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eukaryotic cell

Image: “Eukaryotic cell.” by Nicolle Rager Fuller, National Science Foundation – License: Public Domain

Fluid Mosaic Model

Proposed in 1972 by S. J. Singer and G. L. Nicholson, the fluid mosaic model is an accepted theory. It describes the cell structure as containing phospholipid molecules. Each molecule consists of a negatively-charged polar head, which is hydrophilic and a fatty acid chain that is uncharged (non-polar tail) which is hydrophobic.


Fluid Mosaic Model. Image by Lecturio

The hydrophobic tail of the molecule repels water from the inside and outside of the cell, while the hydrophilic head interacts freely with water in the inner and outer surface of the membrane. In this way, a phospholipid bilayer is formed, where the hydrophilic ends are exposed to water, while the hydrophobic tails are sandwiched by the hydrophilic heads. The structure of the phospholipid bilayer is shown in the figure.


Phospholipid representations. Image by Lecturio

The arrangement of the phospholipid molecules to form the membrane is said to be fluid because of having various functional macromolecules embedded in its matrix. It is not considered as solid, because it allows passage of material through various channels in it.


Phospholipid bilayers form spontaneously. Image by Lecturio

In addition, the model is said to be mosaic as each membrane may be composed of different parts consisting of proteins, carbohydrates, and lipids. Depending on the functions, which the membrane will serve, proteins may be embedded to provide as channels for molecules to pass through.

Membrane Fluidity Changes – Role of Cholesterol and Fatty Acid Solution


Cholesterol = maintains integrity in animal cell membranes. Image by Lecturio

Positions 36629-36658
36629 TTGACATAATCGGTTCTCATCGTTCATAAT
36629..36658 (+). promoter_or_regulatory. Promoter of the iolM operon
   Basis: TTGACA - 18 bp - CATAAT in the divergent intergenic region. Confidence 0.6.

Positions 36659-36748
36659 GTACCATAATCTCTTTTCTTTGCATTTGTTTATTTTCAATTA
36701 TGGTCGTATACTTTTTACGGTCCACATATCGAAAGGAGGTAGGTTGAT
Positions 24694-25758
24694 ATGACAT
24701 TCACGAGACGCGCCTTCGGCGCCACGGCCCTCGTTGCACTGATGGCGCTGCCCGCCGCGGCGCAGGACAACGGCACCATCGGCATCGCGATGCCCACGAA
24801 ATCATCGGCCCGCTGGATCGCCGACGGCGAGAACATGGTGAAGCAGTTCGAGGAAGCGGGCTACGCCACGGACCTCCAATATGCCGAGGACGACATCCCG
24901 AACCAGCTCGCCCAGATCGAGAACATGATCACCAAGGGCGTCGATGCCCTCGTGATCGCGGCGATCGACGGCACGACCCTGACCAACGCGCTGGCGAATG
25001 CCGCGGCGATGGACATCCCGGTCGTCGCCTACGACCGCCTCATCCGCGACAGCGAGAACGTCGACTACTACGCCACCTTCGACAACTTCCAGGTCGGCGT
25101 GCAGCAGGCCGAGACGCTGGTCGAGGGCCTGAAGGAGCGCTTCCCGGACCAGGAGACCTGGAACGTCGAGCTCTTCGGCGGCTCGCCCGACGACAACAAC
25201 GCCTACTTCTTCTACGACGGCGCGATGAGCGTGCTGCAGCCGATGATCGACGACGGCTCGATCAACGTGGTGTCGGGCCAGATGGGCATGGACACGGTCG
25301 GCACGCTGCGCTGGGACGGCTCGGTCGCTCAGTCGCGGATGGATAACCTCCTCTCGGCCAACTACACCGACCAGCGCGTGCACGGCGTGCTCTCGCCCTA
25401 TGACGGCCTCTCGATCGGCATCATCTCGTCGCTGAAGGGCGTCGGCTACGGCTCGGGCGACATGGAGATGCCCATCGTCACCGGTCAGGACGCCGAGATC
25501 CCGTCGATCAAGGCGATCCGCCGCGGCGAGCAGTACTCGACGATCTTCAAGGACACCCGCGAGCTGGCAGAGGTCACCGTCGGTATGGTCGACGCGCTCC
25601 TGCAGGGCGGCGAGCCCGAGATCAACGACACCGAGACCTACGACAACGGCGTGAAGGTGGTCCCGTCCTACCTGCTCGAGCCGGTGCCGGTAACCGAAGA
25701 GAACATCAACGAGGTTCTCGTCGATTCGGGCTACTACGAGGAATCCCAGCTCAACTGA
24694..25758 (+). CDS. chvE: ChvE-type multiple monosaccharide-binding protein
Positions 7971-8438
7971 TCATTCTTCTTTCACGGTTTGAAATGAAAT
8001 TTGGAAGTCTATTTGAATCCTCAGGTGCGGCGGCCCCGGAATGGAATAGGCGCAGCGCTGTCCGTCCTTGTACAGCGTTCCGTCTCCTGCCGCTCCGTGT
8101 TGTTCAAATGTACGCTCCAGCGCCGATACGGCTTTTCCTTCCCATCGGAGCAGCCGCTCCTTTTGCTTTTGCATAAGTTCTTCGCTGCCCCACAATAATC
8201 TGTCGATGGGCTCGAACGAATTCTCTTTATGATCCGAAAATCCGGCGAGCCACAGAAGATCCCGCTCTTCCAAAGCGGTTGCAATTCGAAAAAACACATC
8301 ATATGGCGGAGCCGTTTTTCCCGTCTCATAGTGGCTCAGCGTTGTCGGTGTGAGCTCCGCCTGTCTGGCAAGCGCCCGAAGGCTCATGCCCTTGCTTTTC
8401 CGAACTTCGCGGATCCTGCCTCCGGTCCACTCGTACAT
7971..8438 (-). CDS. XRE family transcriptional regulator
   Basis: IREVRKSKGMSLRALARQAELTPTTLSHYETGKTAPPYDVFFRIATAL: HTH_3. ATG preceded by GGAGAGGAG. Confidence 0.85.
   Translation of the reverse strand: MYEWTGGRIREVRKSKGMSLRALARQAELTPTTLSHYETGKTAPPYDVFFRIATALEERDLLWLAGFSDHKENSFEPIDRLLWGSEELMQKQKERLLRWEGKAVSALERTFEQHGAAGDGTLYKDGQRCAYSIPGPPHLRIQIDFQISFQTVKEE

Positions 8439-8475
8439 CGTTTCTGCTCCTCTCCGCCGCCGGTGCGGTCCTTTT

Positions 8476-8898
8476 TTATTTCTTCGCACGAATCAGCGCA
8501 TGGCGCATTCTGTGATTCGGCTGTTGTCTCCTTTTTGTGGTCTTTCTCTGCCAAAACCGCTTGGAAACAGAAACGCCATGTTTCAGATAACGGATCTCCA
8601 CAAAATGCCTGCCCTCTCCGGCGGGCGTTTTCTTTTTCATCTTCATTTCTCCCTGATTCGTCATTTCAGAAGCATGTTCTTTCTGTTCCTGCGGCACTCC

The viscosity of the lipid bilayer of the cell membrane is referred to as membrane fluidity. This is primarily affected by how lipids are packed in the membrane. Membrane fluidity is important because it affects the diffusion and rotation of proteins and other biomolecules within the membrane. This also affects the functioning of these molecules.


Saturated fatty acid tails = less fluid membrane. Image by Lecturio

Membrane fluidity is affected by a number of factors, one of which is temperature. When you increase the temperature of a cellular system, lipids acquire thermal energy making it move around more vigorously, hence rearranging themselves, making the membranes more fluid. Low temperature enables lipids to organize themselves laterally leading to good packing.


Unsaturated fatty acid = more fluid. Image by Lecturio

Membrane composition also affects membrane fluidity. Phospholipids in membranes incorporate fatty acids of varying length and saturation.

Lipid chains with double bonds are more fluid because it makes the lipids less likely to pack orderly because of the presence of kinks due to the unsaturated sites. Membranes composed of this type of lipid have lower melting points which means less thermal energy is needed to make the membranes behave like a membrane composed of saturated lipid chains.

Cholesterol acts as a bidirectional regulator of membrane fluidity. At high temperatures, it stabilizes the membrane by raising its melting point. On the other hand, at lower temperatures, it intercalates between phospholipids to prevent them from clustering together.

Role of Cell Membrane Proteins

Cell membrane proteins can play different roles in cellular activity. There are transport proteins, which span the membrane and form channels that can allow movement of specific molecules into and out of the cell.

They may also serve as adhesion proteins responsible for anchoring the cell in position in the extracellular matrix or may anchor other materials inside the cell.